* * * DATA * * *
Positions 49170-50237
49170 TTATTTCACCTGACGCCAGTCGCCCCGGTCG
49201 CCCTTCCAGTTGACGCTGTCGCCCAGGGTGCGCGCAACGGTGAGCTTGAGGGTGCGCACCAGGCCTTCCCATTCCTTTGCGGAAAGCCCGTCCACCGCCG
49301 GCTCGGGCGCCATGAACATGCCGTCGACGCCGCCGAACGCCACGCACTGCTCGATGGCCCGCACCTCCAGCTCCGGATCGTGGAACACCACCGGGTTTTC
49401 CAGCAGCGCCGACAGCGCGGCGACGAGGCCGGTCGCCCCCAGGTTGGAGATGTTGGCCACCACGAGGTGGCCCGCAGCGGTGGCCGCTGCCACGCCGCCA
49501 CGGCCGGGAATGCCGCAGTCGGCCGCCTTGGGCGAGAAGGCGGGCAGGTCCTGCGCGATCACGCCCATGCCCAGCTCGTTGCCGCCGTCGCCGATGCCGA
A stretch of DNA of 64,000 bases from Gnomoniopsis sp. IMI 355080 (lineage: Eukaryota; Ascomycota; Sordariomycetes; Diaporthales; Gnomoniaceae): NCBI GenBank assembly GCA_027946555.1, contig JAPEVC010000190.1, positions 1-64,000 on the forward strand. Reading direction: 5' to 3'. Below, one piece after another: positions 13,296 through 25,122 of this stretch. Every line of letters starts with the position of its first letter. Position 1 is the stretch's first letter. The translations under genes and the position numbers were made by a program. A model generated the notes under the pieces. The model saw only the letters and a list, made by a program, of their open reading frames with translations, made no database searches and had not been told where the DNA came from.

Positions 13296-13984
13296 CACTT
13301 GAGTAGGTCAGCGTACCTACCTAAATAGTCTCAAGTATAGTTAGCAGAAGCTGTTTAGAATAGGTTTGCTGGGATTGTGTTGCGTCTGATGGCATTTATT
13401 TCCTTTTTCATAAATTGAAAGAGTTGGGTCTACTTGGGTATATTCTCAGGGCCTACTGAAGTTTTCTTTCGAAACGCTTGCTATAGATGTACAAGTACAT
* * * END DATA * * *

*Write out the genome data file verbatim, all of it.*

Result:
Positions 49170-50237
49170 TTATTTCACCTGACGCCAGTCGCCCCGGTCG
49201 CCCTTCCAGTTGACGCTGTCGCCCAGGGTGCGCGCAACGGTGAGCTTGAGGGTGCGCACCAGGCCTTCCCATTCCTTTGCGGAAAGCCCGTCCACCGCCG
49301 GCTCGGGCGCCATGAACATGCCGTCGACGCCGCCGAACGCCACGCACTGCTCGATGGCCCGCACCTCCAGCTCCGGATCGTGGAACACCACCGGGTTTTC
49401 CAGCAGCGCCGACAGCGCGGCGACGAGGCCGGTCGCCCCCAGGTTGGAGATGTTGGCCACCACGAGGTGGCCCGCAGCGGTGGCCGCTGCCACGCCGCCA
49501 CGGCCGGGAATGCCGCAGTCGGCCGCCTTGGGCGAGAAGGCGGGCAGGTCCTGCGCGATCACGCCCATGCCCAGCTCGTTGCCGCCGTCGCCGATGCCGA
A stretch of DNA of 64,000 bases from Gnomoniopsis sp. IMI 355080 (lineage: Eukaryota; Ascomycota; Sordariomycetes; Diaporthales; Gnomoniaceae): NCBI GenBank assembly GCA_027946555.1, contig JAPEVC010000190.1, positions 1-64,000 on the forward strand. Reading direction: 5' to 3'. Below, one piece after another: positions 13,296 through 25,122 of this stretch. Every line of letters starts with the position of its first letter. Position 1 is the stretch's first letter. The translations under genes and the position numbers were made by a program. A model generated the notes under the pieces. The model saw only the letters and a list, made by a program, of their open reading frames with translations, made no database searches and had not been told where the DNA came from.

Positions 13296-13984
13296 CACTT
13301 GAGTAGGTCAGCGTACCTACCTAAATAGTCTCAAGTATAGTTAGCAGAAGCTGTTTAGAATAGGTTTGCTGGGATTGTGTTGCGTCTGATGGCATTTATT
13401 TCCTTTTTCATAAATTGAAAGAGTTGGGTCTACTTGGGTATATTCTCAGGGCCTACTGAAGTTTTCTTTCGAAACGCTTGCTATAGATGTACAAGTACAT